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Paris, Texas: ‘Mississippi 50 Years Ago’

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Forrest Wilder
Paris, Texas

[Updated: I added photos of racist graffiti at Turner Industries.]

I was in Paris, Texas last week working on a forthcoming story about racial disparities in school discipline when news broke locally that the Equal Employment Opportunity Commission had found rampant workplace discrimination against black workers at a Paris pipe factory.

The EEOC report said that the Turner Industries workers had been subjected to “unwelcome racial slurs, comments and intimidation, racial graffiti, nooses in the workplace and other symbols of discrimination.” Anyone who complained, including white employees, was retaliated against by Turner management.

The Dallas Morning News has more:

“I’ve been called colored boy, coon, monkey,” said Dontrail Mathis, 33, a painter’s helper at the plant in Paris who began highlighting racist conditions in December 2006. “When Obama won, they went off. My superiors said ‘If he ain’t white, it ain’t right.’

“I saw nooses, swastikas on the wall,” said Mathis, a father of three. “It was horrible.”

He said that despite the abuse, he still works for the company to help support his family, even though his sister and mother have been threatened.

In all, eight employees had their complaints upheld by the EEOC last month. Their attorneys say they have identified discrimination, harassment and threatening behavior in Turner’s other Texas facilities.

[...]

The abuse in East Texas is nothing new, said the Rev. Peter Johnson, a Dallas civil rights activist who spoke at the news conference.

“East Texas is Mississippi 50 years ago,” he said. “I’ve been doing this 40 years, and it’s frustrating to have to keep fighting discrimination.”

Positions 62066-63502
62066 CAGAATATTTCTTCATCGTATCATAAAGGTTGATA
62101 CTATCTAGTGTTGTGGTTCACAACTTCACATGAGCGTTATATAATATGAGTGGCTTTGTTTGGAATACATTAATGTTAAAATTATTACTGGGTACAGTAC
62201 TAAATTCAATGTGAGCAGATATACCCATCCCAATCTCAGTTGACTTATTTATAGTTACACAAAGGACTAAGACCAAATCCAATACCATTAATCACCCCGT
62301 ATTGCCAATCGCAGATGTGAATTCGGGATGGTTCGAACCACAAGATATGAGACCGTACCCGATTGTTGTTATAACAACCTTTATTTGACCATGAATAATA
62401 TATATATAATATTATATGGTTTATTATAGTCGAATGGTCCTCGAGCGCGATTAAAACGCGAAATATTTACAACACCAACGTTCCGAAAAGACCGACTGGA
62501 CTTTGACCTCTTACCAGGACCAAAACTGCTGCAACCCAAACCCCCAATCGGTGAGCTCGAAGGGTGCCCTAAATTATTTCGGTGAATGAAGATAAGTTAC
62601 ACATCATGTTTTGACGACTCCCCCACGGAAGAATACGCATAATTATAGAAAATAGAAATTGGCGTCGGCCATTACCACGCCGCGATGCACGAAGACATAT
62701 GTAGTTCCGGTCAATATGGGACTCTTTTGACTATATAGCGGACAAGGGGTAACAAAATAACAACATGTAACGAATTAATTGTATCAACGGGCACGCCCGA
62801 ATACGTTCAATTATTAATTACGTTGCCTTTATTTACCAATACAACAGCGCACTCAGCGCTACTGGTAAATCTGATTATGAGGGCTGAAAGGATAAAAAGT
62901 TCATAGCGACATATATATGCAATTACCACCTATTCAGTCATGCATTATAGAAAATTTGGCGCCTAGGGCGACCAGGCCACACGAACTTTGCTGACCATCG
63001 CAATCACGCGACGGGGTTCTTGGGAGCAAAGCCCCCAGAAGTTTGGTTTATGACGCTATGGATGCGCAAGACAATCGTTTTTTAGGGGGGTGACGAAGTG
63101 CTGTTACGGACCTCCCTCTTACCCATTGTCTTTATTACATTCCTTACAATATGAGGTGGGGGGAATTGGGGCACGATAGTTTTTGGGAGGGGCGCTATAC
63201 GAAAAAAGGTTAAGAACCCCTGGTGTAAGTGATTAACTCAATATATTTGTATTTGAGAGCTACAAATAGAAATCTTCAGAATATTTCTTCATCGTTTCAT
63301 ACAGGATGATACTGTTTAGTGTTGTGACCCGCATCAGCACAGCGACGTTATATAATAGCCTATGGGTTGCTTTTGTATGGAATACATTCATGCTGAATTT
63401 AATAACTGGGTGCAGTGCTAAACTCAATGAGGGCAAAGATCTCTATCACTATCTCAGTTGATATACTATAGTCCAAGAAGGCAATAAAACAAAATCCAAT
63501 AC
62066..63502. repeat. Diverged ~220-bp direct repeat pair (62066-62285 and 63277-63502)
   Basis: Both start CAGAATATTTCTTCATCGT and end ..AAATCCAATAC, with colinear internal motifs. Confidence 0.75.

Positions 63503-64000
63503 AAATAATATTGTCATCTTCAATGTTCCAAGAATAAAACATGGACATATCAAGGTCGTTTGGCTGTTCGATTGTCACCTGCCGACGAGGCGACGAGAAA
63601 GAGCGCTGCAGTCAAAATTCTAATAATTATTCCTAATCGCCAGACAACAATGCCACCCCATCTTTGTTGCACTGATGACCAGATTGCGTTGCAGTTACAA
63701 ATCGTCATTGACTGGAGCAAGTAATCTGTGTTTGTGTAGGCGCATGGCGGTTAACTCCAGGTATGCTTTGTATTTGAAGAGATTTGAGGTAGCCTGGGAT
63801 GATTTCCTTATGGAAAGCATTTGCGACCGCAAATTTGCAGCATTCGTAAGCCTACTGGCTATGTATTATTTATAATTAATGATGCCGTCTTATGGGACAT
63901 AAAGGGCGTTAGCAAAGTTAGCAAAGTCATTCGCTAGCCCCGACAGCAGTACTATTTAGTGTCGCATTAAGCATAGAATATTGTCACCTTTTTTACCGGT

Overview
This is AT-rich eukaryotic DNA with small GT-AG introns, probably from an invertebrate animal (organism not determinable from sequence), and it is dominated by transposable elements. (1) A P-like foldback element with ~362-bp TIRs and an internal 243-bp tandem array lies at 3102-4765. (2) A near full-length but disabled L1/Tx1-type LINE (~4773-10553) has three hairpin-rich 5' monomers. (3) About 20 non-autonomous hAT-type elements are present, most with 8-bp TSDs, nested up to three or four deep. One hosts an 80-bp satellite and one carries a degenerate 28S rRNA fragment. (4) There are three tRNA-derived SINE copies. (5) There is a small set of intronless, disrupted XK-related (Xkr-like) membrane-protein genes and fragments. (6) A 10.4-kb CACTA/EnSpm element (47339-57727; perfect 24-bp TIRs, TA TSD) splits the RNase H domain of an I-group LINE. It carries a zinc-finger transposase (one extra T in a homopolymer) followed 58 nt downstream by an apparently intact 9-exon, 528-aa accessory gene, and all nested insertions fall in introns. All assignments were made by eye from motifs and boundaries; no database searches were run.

Jason Milligan, who is white, said he was fired from Turner in August after he refused to sign a false affidavit that claimed one of the employees who had complained about the company was stealing at work.

“Not all the employees there were bad,” said Milligan, a 37-year-old father of three. He said that since he was fired, he has had to take a job out of state to support his family.

“As a company, they need to stop living in the 1950s,” he said. “These people all have families, and it doesn’t matter what color they are.

“Enough is enough,” he said.

While in Paris I obtained this note that was left in the lunch pail of a white worker who spoke out against the racism.

 

And here are some photos of racist graffiti in the bathroom at Turner Industries.

A noose and Confederate flag were prominently displayed at Turner Industries in Paris.

The racial problems in Paris seem to never end. From ugly public lynchings in the late 18th and early 19th century to Shaquanda Cotton to Brandon McClelland to Bobby Yates – and now this. Maybe it’s time that the white establishment in Paris admits that there’s a problem.

Forrest Wilder, a native of Wimberley, Texas, is associate editor of the Observer. Forrest specializes in environmental reporting and runs the “Forrest for the Trees” blog. Forrest has appeared on Democracy Now!, The Rachel Maddow Show and numerous NPR stations. His work has been mentioned by The New York Times, the Washington Post, the New Yorker, Time magazine and many other state and national publications. Other than filing voluminous open records requests, Forrest enjoys fishing, kayaking, gardening and beer-league softball. He holds a bachelor's degree in anthropology from the University of Texas at Austin.

  • http://www.facebook.com/people/Mel-Haun-Sr/1749116655 Mel Haun Sr

    There is no hope for some person who feels this way about another human being. And Probably goes to church. Heaven help the animals.